Yes, Facebook has decreased page reach
TechCrunch recently carried the following article from me, commenting on the ongoing decline in the reach of Facebook pages. They’ve been kind enough to let us reproduce it in full below:
Josh Constine wrote an insightful post last week, debunking the myth that Facebook has decreased page post reach to increase the sales of promoted posts. However, just because that wasn’t the reason, that doesn’t mean that Facebook hasn’t reduced page reach.
Since the end of August there has been a precipitous drop in reach across pages of all sizes. There have been first hand reports of Facebook telling agencies who manage large numbers of pages for clients that they were going to experience a large drop in reach, and data clearly showing this drop from at least three independent sources – Facebook page analytics provider EdgeRank Checker, the head of social measurement at WPP’s Team Detroit and a study conducted by us here at We Are Social in conjunction with Socialbakers.
So We Are Social and Socialbakers went back to the data to see what has happened in the month since our first report, and whether a larger sample of data would lead to the same conclusions.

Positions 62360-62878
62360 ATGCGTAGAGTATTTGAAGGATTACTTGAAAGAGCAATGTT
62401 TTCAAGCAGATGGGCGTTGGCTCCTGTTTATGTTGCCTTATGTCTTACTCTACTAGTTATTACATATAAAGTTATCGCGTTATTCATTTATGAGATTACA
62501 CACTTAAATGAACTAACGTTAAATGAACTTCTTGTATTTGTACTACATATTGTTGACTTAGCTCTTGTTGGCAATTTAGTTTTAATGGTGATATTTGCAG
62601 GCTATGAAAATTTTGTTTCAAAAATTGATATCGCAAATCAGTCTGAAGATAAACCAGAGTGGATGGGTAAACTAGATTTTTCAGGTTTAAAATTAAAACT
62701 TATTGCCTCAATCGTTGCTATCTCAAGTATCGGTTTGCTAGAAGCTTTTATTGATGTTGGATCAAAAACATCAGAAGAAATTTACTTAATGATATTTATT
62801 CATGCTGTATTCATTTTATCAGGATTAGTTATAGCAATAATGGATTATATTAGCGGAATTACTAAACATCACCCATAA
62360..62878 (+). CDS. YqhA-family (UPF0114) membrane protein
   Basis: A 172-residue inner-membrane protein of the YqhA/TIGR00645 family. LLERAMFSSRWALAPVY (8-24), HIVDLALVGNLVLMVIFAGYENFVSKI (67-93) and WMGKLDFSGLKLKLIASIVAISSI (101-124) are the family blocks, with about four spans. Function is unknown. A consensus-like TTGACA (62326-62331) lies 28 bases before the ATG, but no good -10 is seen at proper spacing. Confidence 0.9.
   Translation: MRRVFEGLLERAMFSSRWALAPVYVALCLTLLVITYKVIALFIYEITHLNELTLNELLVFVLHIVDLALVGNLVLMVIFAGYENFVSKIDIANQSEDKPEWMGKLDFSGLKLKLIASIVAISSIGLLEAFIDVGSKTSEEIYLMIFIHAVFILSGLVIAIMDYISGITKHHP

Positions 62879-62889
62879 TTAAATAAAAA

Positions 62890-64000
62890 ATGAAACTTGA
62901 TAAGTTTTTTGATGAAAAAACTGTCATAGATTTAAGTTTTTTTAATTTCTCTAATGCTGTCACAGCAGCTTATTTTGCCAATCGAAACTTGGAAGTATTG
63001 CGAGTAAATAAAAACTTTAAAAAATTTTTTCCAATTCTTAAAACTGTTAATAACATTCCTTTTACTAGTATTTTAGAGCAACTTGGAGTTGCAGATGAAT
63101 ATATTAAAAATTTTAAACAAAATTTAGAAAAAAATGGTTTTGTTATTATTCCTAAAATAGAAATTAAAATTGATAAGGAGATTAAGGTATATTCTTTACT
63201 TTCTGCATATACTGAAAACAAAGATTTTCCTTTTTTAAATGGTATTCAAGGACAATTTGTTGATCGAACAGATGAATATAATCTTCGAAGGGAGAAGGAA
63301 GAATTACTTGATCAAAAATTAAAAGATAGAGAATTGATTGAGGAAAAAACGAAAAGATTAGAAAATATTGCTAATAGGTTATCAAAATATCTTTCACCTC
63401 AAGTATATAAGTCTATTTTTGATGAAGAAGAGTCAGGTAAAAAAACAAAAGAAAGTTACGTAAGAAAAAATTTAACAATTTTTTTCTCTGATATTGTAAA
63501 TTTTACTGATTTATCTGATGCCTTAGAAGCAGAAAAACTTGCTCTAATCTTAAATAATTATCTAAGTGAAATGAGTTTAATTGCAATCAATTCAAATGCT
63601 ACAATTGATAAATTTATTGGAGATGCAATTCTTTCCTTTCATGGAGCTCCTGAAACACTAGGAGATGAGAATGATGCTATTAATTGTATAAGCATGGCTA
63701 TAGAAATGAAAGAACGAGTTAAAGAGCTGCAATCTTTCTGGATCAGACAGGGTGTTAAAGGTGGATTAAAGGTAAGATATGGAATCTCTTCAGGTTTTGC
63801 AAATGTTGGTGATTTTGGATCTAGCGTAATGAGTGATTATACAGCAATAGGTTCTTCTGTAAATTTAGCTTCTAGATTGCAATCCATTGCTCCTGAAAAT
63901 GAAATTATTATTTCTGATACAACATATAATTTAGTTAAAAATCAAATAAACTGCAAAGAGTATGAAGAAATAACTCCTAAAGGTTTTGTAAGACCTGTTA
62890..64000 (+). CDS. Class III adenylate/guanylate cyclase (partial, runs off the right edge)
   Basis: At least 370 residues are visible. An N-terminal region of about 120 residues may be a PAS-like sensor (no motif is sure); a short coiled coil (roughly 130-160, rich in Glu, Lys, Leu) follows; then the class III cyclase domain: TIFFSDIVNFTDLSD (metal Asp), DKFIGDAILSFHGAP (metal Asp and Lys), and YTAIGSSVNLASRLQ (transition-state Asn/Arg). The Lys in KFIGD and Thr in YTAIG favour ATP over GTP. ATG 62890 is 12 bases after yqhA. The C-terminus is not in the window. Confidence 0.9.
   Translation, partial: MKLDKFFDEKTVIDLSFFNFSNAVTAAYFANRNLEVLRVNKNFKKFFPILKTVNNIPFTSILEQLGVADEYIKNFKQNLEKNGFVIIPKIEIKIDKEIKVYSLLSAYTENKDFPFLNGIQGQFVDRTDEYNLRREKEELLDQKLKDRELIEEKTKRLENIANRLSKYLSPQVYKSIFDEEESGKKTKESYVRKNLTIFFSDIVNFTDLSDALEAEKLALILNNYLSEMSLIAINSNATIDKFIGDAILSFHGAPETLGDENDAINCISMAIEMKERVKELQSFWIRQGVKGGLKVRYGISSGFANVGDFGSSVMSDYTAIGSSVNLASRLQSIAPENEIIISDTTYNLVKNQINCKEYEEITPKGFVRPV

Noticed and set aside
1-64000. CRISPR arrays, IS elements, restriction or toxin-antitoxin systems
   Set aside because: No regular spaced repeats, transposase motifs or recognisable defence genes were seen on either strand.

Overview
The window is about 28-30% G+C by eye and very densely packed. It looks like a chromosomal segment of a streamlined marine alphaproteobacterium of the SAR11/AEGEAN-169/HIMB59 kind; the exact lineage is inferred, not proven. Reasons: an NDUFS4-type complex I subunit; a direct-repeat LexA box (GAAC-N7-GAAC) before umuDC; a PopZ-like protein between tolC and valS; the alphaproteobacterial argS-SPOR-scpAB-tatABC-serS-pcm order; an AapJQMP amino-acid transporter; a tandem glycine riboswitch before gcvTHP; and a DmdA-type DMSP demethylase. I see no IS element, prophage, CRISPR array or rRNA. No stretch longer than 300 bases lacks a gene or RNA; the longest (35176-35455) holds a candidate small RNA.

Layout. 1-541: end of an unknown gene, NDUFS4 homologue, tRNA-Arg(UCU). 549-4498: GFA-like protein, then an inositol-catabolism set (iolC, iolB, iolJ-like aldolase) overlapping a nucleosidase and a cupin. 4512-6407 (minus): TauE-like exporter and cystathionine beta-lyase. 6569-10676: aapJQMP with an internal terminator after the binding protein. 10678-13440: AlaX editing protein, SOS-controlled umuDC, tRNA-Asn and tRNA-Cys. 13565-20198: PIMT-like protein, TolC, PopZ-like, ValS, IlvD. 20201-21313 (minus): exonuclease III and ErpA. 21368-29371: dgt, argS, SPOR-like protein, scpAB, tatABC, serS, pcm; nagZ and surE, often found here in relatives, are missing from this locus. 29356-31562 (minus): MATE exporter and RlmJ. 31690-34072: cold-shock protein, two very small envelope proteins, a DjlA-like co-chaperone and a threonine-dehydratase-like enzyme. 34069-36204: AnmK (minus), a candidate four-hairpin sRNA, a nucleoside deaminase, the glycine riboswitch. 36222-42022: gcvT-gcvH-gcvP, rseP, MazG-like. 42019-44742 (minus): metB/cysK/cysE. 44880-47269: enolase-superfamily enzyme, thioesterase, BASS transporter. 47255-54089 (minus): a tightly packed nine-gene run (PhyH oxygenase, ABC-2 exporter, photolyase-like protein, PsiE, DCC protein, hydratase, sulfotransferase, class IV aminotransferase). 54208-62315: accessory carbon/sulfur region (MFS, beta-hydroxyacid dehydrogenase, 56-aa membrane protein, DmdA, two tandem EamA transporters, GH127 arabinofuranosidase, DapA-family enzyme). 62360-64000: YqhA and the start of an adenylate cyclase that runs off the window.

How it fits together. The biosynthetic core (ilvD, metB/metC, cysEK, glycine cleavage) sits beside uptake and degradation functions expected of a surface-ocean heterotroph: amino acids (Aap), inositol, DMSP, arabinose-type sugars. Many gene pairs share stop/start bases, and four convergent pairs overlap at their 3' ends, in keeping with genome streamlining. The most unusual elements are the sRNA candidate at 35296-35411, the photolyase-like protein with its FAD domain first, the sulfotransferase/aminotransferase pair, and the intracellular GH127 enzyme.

Data shows an average 40% drop in reach
Average post organic reach 10th Aug – 2nd Nov, based on 41,051 posts made by 274 sample pages in the period.
As you can see from the graph above, the average post’s organic reach has clearly dropped by over 40% since the end of August, and is showing no signs of levelling off.
Of course, how any one individual page has been affected will vary, and it’s long been known that the more fans a page has, the less reach and engagement it will get as a proportion of its audience, but the drop in reach seems to have affected pages of all sizes fairly equally:
Average post organic reach 10th Aug – 2nd Nov, broken down by page size, based on 41,051 posts made by 274 sample pages in the period.
Interestingly, EdgeRank Checker has just released some follow-up research also showing a big drop in reach from September to October, drilling down into the average reach of different post types:
Their research is showing that plain status update posts don’t seem to be effected by the reach drop to the same extent as photo, video or link updates, but it may be too early to draw any firm conclusions on this.
Engagement stays constant
And as we found before, despite the drop in reach, the average page post engagement rate has stayed fairly steady during the period:
Average post engagement rate 10th Aug – 2nd Nov, based on 41,051 posts made by 274 sample pages in the period.
For the average post reach to drop while the average engagement rate stays steady, this must mean that the posts that are getting seen by fans are now getting more engagement.
What does this mean?
We’ve used hard data to show there has been a drop in Facebook page reach since the end of August. And this drop has been ongoing for over two months – it’s not going away.
It’s clear that Facebook have changed their EdgeRank algorithm to reduce the amount of brands’ Facebook page posts seen in fans’ newsfeeds, but what does this mean?